Trav­el­ling tips to help dad with de­men­tia

Ad­di­tional plan­ning and con­sid­er­a­tion can make it pos­si­ble to take your loved one along on the planned summer road trip


Summer is com­ing and my mom and dad want to travel with us on a summer road trip to a fam­ily re­u­nion. My dad has de­men­tia and we are not sure if it is OK for him to make the trip. Signed, travel wor­ried Sum­mer­time is travel time for many fam­i­lies and the thought of trav­el­ling with a person with de­men­tia can be anx­i­ety pro­vok­ing. How­ever, many peo­ple in the early phase or mid­dle phase of the ill­ness can travel; but it does take some ad­di­tional plan­ning and con­sid­er­a­tion. The dis­ori­en­ta­tion that can oc­cur is hard to deal with be­cause one’s fa­mil­iar rou­tines are chal­lenged. Even for well in­di­vid­u­als, travel is ex­haust­ing and can present chal­lenges. The more se­vere the im­pair­ment, the more a person is sus­cep­ti­ble to the change of pace, noise and lo­ca­tion.

Stay­ing in a new place can mean that the cues that keep them go­ing are not there.

The fa­mil­iar­ity of one’s bed, bath­room and per­sonal items is com­fort­ing, and the fact these things are not present can cre­ate dis­ori­en­ta­tion, anx­i­ety and ag­i­ta­tion.

Some in­di­vid­u­als also don’t do well when sleep­ing in a place that is un­fa­mil­iar; like a road­side ho­tel where wak­ing to go to the bath­room or not know­ing where you are can be over­whelm­ing.

Trav­el­ling to a set lo­ca­tion — like a fam­ily cot­tage — and stay­ing put is usu­ally eas­ier than a trip that re­quires daily change. Con­sider this op­tion in light of a road trip.

An­other thing to con­sider when trav­el­ling is whether your dad gets up­set or anx­ious in crowds. How does he do in a mall or other strange place? Does he be­come eas­ily con­fused in his own en­vi­ron­ment? In­di­vid­u­als who ex­pe­ri­ence in­con­ti­nence may also have more prob­lems. If anx­i­ety, delu­sions or wan­der­ing are an is­sue, it is likely not go­ing to be easy to man­age. If the person is some­one who of­ten re­sists be­ing di­rected, it is also likely things may be­come dif­fi­cult on route.

Hav­ing said that, if you can or­ga­nize the trip with as much sta­bil­ity as pos­si­ble, things can work out. Make sure that dad’s doc­u­ments and health in­sur­ance are up to date. Make sure he is reg­is­tered with Med­i­calert be­fore leav­ing.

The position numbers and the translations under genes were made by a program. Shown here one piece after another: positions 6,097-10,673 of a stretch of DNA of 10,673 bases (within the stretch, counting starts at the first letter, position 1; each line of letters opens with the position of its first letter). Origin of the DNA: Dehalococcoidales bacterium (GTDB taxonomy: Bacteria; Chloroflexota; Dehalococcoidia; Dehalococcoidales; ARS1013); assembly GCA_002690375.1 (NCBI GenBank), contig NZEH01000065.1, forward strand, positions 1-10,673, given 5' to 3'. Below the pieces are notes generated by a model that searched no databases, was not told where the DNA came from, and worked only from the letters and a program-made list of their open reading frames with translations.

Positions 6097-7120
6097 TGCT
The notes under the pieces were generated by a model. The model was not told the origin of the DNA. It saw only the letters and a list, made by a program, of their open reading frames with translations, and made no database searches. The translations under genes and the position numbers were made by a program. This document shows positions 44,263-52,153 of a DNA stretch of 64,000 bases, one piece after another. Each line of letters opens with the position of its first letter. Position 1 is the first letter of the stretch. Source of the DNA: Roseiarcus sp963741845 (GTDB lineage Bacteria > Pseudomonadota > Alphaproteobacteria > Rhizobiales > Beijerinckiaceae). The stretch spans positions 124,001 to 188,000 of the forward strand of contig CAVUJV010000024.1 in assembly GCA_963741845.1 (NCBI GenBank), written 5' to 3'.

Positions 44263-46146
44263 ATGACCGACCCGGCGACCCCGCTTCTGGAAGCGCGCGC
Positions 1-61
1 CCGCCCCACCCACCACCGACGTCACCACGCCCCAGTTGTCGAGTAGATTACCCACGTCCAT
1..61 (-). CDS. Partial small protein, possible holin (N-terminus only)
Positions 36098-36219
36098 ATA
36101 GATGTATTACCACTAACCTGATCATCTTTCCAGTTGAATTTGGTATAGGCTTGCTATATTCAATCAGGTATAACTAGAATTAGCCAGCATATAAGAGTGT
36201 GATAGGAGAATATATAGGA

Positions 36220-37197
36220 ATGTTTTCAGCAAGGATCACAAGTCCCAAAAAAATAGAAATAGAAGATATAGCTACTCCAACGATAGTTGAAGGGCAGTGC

If you can, pur­chase trip can­cel­la­tion in­sur­ance and en­sure that you are fa­mil­iar with the health-care sys­tem where you are go­ing. Med­i­ca­tion and extra help may be needed. This can come in the form of

A por­ta­ble night-light is good to pack. Make sure doors have latches, since peo­ple with de­men­tia can wan­der if in an un­known place

fam­ily to help you while you ne­go­ti­ate the route and travel is­sues. If you are trav­el­ling by car, make sure that the person is com­fort­able and seat belted. Door locks should be in your con­trol at all times if pos­si­ble; and stay with your rel­a­tive in rest stops and in bath­rooms.

Don’t drive if the person is ag­i­tated. It is bet­ter to take a rest and a snack, and set­tle down. If pos­si­ble, find quiet and serene rest stops. A pic­nic or road­side café is bet­ter than a busy fast food stop.

Limit your time in the car and start off the trip as a rested care­giver for your dad. If you are stay­ing in a mo­tel or with fam­ily or friends, take a quick look and eval­u­ate the risks. A por­ta­ble night-light is good to pack. Make sure doors have latches, since peo­ple with de­men­tia can wan­der if in an un­known place. A por­ta­ble door alarm or chimes are also help­ful.

Make sure to also get a break from the care­giv­ing job for some “alone time.” Ask for some­one else to su­per­vise your dad or con­sider hir­ing help if fea­si­ble. If you can, plan to stay in one place for as long as pos­si­ble, so that fa­mil­iar­ity im­proves.

Ex­pect that the travel and ad­just­ment days will be harder. Be re­al­is­tic in what you choose to par­take in. A fam­ily din­ner or a big re­u­nion are de­mand­ing. Pace your­self and don’t feel that your dad has to do it all. Ro­tate rest and ac­tiv­ity time. Pro­tect your­self and your dad from un­nec­es­sary stress. You know best what he needs — don’t let oth­ers dic­tate.

Small, sim­ple and well-paced trips can be en­rich­ing and fun, but if you have doubts, talk to a pro­fes­sional who knows your par­ent and de­cide if this travel plan re­ally can work.

Don’t give up on the plans for your­self ei­ther way. There are ways to make it hap­pen. Nira Rittenberg is an oc­cu­pa­tional ther­a­pist who spe­cial­izes in geri­atrics and de­men­tia care at Bay­crest Health Sciences Cen­tre and in pri­vate prac­tice. She is co-au­thor of De­men­tia: A Care­giver’s Guide, avail­able at bay­ Email ques­tions to care­giv­ing­with­nira@bay­


The thought of trav­el­ling with a person with de­men­tia can be anx­i­ety pro­vok­ing. But the trip is pos­si­ble if you take some pre­cau­tions.

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